the southeast against Tobruk. This throw's the garrison into
confusion which allows German troops to breach the outer defenses.
||Tobruk falls to the Germans, who capture
32,000 prisoners, 2,000 tons of fuel, 5,000 tons of food and
||German advanced elements reach the
Egyptian border. Rommel signals Kesselring for permission to
continue the advance in to Egypt, pointing out that at Tobruk
his forces has captured large quantities of fuel and supplies.
||The Germans advance into Egypt as the
British retreat continues. Sollum and Sidi Barrani are evacuated
by the Eighth Army.
||The Germans capture Sidi Barrani, Sollum
and the Halfaya Pass in Libya as the Eighth Army retreats to
Mersa Matruh in Egypt. General Auchinleck relieves Lieutenant
General Ritchie and takes personal command of the Eighth Army,
with plans to hold Rommel if he could at Mersa Matruh, but more
definitely at the El Alamein line, or if that failed the Suez
||Rommel is made a Field Marshal and
launches attacks against Mersa Matruh. Meanwhile, Kesselring,
Cavallero (Italian Chief of Staff in Rome) and Bastico (Italian
C-in-C in Libya) arrive at Rommel's HQ and give permission for
him to continue his advance in to Egypt.
||German troops begin to outflank the
British positions at Mersa Matruh. As this happens the British
start to withdraw towards the El Alamein line, confirming radio
intercepts that had indicated they would.
||German advance units capture Fuqa and
report increasing confusion in the retreating British units.
||Rommel takes Mersa Matruh after heavy
fighting and captures 6,000 prisoners along with large quantities
of supplies. British disarray increases as German advance units
mix with British rear units which are reatreating as fast as
possible for the relative safety of the El Alamein defensive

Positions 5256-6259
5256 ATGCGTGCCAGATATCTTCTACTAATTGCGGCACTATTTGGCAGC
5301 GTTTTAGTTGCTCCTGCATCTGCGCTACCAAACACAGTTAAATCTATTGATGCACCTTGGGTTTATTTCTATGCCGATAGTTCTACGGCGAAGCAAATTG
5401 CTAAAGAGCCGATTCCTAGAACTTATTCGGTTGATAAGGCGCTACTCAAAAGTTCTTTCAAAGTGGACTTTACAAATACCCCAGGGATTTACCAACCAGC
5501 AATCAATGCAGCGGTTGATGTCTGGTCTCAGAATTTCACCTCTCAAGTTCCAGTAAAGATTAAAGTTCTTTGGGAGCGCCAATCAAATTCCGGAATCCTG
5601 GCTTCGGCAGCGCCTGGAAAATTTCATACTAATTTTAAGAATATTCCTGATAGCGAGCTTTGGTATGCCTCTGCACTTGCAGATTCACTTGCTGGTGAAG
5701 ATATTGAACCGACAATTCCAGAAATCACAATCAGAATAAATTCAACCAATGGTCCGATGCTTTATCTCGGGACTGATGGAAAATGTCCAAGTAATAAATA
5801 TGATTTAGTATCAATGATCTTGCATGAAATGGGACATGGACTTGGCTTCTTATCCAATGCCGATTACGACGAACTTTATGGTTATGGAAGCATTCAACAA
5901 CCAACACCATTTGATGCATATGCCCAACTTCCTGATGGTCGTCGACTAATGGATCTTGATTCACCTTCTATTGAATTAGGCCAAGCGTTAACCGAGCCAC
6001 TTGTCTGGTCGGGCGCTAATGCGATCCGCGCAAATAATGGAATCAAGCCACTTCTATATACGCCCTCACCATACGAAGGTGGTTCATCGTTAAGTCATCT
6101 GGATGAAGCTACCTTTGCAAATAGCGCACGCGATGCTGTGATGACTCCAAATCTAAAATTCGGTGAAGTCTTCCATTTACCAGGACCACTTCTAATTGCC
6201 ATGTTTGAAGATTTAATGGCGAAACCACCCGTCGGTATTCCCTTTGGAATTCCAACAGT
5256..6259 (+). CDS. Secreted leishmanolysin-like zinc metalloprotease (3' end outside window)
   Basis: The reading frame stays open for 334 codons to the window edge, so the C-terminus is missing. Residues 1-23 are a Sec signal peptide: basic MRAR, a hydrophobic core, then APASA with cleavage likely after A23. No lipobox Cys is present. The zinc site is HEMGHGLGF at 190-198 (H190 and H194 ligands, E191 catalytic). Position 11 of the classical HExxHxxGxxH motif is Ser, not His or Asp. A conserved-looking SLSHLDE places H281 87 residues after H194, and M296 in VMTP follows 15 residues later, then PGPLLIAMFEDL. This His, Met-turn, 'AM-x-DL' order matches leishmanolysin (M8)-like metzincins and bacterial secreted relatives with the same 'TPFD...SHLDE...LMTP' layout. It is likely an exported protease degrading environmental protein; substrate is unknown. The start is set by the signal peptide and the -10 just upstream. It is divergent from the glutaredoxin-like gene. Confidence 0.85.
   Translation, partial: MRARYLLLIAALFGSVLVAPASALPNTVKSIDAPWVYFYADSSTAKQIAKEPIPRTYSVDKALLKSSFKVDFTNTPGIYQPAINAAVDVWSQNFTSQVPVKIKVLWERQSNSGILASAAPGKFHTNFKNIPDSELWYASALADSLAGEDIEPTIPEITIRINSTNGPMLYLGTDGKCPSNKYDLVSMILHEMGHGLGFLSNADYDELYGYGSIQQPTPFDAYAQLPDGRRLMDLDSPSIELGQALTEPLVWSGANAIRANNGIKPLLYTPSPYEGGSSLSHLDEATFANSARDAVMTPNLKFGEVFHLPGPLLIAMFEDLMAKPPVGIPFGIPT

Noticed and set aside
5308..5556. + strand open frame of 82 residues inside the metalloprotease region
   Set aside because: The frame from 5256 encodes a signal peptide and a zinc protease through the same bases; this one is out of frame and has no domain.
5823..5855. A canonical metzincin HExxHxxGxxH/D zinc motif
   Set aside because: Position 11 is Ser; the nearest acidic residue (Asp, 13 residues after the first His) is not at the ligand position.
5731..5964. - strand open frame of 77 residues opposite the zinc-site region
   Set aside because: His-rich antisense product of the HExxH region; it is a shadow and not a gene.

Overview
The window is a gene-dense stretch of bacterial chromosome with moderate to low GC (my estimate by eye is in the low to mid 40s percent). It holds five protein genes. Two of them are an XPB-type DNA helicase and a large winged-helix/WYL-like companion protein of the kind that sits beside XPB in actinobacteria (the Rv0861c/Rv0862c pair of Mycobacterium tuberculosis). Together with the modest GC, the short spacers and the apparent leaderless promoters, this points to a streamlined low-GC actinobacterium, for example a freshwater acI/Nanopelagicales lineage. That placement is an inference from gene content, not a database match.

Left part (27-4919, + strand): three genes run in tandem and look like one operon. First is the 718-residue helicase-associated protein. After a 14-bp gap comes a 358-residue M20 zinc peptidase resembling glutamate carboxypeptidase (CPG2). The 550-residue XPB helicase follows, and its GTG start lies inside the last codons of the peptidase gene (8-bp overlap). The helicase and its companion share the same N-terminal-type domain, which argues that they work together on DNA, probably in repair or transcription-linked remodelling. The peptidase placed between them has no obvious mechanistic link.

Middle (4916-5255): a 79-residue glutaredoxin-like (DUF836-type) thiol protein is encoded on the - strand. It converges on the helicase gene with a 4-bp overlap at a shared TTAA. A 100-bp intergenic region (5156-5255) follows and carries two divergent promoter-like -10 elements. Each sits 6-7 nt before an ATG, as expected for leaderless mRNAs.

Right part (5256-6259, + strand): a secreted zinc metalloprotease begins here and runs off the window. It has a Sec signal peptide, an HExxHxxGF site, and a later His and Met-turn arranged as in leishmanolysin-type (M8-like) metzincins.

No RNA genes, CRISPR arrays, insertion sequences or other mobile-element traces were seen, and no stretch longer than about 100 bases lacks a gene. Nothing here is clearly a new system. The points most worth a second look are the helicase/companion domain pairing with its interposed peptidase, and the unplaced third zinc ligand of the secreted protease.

position. Mussolini arrives at Derna in Libya to prepare for
the triumphal entry into Cairo. Alexandria is bombed.
||Rommel spearheads reaches
El Alamein. The port facilities at Alexandria are prepared for
demolition, should the axis forces not be stopped at El Alamein.
In what became known as 'Ash Wednesday', British HQ is Cairo
begins to destroy classified papers and prepares for evacuation
to Palestine. A brave but disorganized Eighth Army is addressed
by General Auchinleck, who tells them, that 'He (Rommel) hopes
to take Egypt by bluff. Lets show him where to get off.' This
comes as 'Ultra' interceptions told them that Rommel would attack
their positions at El Alamein the following day.
||Rommel captures 2,000 prisoners
from the El Alamein ‘box’ but loses 18 of his 55
||The British hold El Alamein
despite heavy attacks, Rommel is now down to 26 tanks.
||Due to exhaustion and lack of supplies,
especially fuel for the armoured divisions, Rommel orders his
German and Italian forces to suspend all offensive operations
before El Alamein and begin constructing defensive positions.
troops to after being reduced to 13 tanks in a final effort
to break through.
||Axis troops start laying minefields
in front of their positions at El Alamein.
||Despite continuous attacks by the British
Eighth Army, Panzer Army Afrika manages to hold on to its positions
before El Alamein.
||Renewed German attacks against the
British defenses at El Alamein bog down in the face of stubborn
||A British attack against axis positions
to the South of El Alamein is repulsed.
||New Zealander troops attack ‘Kidney’
Ridge in three days of fighting, which costs Rommel 2,600 prisoners
and 115 guns captured.
||Mussolini temporarily abandons his
‘Victory March on Cairo’ and returns to Rome.
||Auchinleck musters 323
tanks against Rommel’s 92 in the second battle of ‘Kidney’
Ridge, but loses 131 tanks and 2,600 men.
||Fierce fighting continues
along the El Alamein front.
||An Australian attack at Alamein fails
and the Eighth Army goes over to the defensive after taking
7,000 Axis prisoners. This concludes the first battle of El
||Churchill visits the Eighth
Army at El Alamein and decides to replace Auchinleck.
||General Dwight D. Eisenhower
is appointed as commander-in-chief of allied forces preparing
to invade North Africa.
||The creation of the Palestine Regiment
of the British Army is announced. General Gott, the Eighth Army's
commander designate, is shot down while en route for Cairo.
Montgomery is chosen instead.
||Montgomery takes command of Eighth
Army, two days early.
||Alexander replaces Auchinleck as C-in-C
of the Middle East. Montgomery’s appointment officially